I received this book for free from Netgalley. This did not influence my review.


Bringing Down the Duke by Evie Dunmore is a delightful historical Romance that manages to spotlight the “historical” as well as the “romance.” It is set in 1879, during Queen Victoria’s reign, rather than the typical Regency period, but many of the same society customs and restrictions apply.

Annabelle Archer is the twenty-five-year old, impoverished daughter of a deceased vicar, forced to live with a cousin as a drudge because she has no other options. She is a commoner. She is too beautiful for her own safety/reputation. And she is extremely intelligent, not just intelligent in a witty, able-to-fend-for-herself way, but academically intelligent, intelligent enough to be frustrated by the lack of opportunity available to studious women and the inevitable “blue-stocking” label. If all this isn’t bad enough, she has a scandalous past.

When an opportunity arises for her to leave her cousin’s household to attend Oxford College with a stipend, she finds a way to do it. There is a condition on the stipend, however. It is provided by an organization of suffragists, and she is expected to take part in the women’s lobbying efforts. She immediately inadvertently lobbies the wrong man: the duke of Montgomery.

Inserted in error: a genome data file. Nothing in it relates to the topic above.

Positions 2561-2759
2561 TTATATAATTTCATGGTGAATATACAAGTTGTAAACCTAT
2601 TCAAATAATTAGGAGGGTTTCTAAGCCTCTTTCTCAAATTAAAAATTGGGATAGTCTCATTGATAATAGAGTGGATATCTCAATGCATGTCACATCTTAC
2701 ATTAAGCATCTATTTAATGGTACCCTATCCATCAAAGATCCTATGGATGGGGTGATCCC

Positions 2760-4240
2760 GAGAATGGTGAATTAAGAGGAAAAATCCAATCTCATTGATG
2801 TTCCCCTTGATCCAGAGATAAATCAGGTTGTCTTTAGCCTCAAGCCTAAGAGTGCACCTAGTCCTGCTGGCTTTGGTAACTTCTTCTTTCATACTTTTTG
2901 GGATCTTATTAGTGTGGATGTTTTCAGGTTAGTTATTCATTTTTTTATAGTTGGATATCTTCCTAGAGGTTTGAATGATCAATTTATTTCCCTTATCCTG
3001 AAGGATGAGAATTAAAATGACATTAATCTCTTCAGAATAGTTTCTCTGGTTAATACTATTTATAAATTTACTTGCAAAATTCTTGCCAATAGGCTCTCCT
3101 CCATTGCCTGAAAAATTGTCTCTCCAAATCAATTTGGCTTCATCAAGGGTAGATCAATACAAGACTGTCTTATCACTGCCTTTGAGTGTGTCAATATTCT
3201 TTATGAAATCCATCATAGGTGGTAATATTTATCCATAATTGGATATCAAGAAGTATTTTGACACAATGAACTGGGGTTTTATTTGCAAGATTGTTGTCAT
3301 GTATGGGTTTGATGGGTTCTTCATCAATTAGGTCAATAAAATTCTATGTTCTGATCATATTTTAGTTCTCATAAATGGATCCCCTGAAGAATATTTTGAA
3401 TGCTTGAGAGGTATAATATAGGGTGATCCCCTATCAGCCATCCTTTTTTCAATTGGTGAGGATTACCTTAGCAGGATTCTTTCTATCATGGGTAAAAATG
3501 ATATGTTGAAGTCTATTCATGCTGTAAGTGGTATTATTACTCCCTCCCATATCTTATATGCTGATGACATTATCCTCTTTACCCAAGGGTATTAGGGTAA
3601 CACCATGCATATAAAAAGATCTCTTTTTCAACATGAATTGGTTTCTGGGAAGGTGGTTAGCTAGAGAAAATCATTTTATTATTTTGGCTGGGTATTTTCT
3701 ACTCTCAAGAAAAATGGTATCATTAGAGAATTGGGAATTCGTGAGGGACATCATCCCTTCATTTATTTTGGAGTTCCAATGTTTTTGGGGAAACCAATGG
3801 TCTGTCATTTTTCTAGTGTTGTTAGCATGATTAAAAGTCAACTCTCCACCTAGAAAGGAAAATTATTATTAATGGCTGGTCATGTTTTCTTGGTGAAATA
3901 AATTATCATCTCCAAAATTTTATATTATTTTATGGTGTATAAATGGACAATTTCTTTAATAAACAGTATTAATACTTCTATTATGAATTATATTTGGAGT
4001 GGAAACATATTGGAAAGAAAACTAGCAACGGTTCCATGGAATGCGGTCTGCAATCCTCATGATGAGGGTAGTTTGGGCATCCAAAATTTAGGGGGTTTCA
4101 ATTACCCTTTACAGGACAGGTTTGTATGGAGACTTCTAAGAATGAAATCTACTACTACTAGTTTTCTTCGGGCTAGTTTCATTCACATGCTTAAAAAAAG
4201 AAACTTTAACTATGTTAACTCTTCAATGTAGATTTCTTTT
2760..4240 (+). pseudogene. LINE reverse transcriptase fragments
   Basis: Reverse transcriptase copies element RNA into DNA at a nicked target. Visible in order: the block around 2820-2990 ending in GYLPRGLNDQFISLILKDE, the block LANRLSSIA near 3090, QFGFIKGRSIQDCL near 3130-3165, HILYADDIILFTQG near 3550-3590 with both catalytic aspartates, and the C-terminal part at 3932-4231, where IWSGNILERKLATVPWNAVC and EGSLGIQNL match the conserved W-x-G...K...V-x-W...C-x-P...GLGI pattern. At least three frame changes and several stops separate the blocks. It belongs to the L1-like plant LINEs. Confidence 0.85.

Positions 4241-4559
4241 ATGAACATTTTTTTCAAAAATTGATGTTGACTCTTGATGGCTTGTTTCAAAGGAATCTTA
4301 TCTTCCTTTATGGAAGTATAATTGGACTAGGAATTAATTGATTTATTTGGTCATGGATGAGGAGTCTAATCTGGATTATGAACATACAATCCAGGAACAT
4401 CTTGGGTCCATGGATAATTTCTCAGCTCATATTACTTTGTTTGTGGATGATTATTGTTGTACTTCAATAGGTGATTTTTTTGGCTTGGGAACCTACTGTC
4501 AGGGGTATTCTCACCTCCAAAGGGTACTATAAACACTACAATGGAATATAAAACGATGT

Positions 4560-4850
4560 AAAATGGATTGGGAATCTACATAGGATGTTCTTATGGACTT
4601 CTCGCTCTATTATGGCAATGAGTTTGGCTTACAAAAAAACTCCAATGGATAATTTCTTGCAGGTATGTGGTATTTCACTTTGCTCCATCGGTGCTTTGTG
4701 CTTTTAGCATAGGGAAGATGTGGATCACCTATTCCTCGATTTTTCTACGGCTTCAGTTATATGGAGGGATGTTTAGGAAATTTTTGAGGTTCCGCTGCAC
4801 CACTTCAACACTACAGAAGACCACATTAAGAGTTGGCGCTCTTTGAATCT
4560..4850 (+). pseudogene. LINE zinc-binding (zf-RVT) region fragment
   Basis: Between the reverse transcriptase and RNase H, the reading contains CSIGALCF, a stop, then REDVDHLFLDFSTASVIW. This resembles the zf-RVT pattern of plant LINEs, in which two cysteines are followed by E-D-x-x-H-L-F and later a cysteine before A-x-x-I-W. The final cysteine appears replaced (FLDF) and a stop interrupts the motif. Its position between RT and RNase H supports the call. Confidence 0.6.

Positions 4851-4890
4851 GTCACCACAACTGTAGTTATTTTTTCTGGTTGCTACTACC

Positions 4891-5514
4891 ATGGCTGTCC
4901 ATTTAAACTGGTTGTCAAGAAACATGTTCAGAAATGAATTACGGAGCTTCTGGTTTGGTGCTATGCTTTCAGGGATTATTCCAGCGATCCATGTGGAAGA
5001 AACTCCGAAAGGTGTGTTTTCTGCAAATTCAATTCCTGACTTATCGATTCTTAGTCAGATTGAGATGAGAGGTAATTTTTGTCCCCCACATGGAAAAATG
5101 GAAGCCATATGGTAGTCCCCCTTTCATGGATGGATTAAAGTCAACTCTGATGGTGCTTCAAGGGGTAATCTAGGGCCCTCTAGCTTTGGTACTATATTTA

Sebastian, the duke of Montgomery, is known to be a cold-hearted efficient Tory who gets things done. A favorite of the queen, he has been tasked with ensuring the election of Prime Minister Disraeli in the next election. In truth, Sebastian has Liberal leanings, but he serves the queen with unquestioning determination because she is the only person with the authority to grant what he wants most: the return of his ancestral seat. The previous duke, Sebastian’s father, lost it in a card game. An ineffective duke, he frittered away much of the Montgomery holdings by neglect, drink, and gambling. Sebastian has spent his life trying to rebuild the legacy his father lost.

Annabelle’s assignment from the suffragist leader is to follow up on the initial encounter with the duke. Annabelle, desperate to avoid further scandal, is reluctant but complies. Typical developments for the genre--mistaken identity/motivations, miscommunication, prideful rebellion, and simmering passion--propel the story along as the two learn to understand one another and then fall in love.

Annabelle’s strength as a heroine is not simply her striking beauty and strong personality. Annabelle is a fascinating character because of her intelligence. She challenges the men around her with a brain and an education that more than equals theirs, despite all the advantages of their situations. Sebastian’s character impresses because even though he is a snob, his privilege has not blinded him to the plight of those lower in the pecking order. Even more importantly, he is not threatened by or made uncomfortable by Annabelle’s intelligence. He is able to recognize her as an intellectual equal and that doesn’t bother him. (What bothers him is her social inferiority.)

The two lovers have a number of hurdles to overcome. Each has to learn what is truly important to them and what goals can be sacrificed. It makes for a page-turner of a Romance.

Sunday, August 11, 2019

BOOK REVIEW: How to Cross a Marquess by Jane Ashford

I received this book for free from Netgalley. That did not influence my review.